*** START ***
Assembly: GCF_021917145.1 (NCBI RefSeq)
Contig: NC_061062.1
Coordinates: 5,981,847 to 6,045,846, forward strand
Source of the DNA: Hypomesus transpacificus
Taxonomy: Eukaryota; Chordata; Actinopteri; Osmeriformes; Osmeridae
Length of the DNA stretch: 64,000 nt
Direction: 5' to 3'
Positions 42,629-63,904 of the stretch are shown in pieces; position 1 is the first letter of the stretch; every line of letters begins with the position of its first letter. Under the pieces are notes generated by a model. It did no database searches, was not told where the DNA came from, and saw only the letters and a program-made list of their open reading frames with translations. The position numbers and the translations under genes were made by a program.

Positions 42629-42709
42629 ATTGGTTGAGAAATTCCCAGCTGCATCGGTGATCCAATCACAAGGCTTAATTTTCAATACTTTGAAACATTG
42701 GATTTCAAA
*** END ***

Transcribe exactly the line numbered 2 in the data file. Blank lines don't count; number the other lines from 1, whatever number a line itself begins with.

Contig: NC_061062.1